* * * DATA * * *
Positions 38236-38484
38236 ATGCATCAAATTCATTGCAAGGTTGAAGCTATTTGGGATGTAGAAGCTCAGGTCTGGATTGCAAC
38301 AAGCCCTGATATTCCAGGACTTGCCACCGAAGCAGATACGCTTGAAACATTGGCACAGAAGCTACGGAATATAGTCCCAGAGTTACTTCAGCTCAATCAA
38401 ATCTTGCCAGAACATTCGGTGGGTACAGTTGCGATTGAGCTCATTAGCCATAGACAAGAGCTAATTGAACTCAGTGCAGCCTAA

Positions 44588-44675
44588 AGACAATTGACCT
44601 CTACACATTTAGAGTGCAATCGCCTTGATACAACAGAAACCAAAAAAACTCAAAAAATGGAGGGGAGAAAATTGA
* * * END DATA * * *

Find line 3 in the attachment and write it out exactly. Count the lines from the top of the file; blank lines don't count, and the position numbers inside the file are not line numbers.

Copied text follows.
38301 AAGCCCTGATATTCCAGGACTTGCCACCGAAGCAGATACGCTTGAAACATTGGCACAGAAGCTACGGAATATAGTCCCAGAGTTACTTCAGCTCAATCAA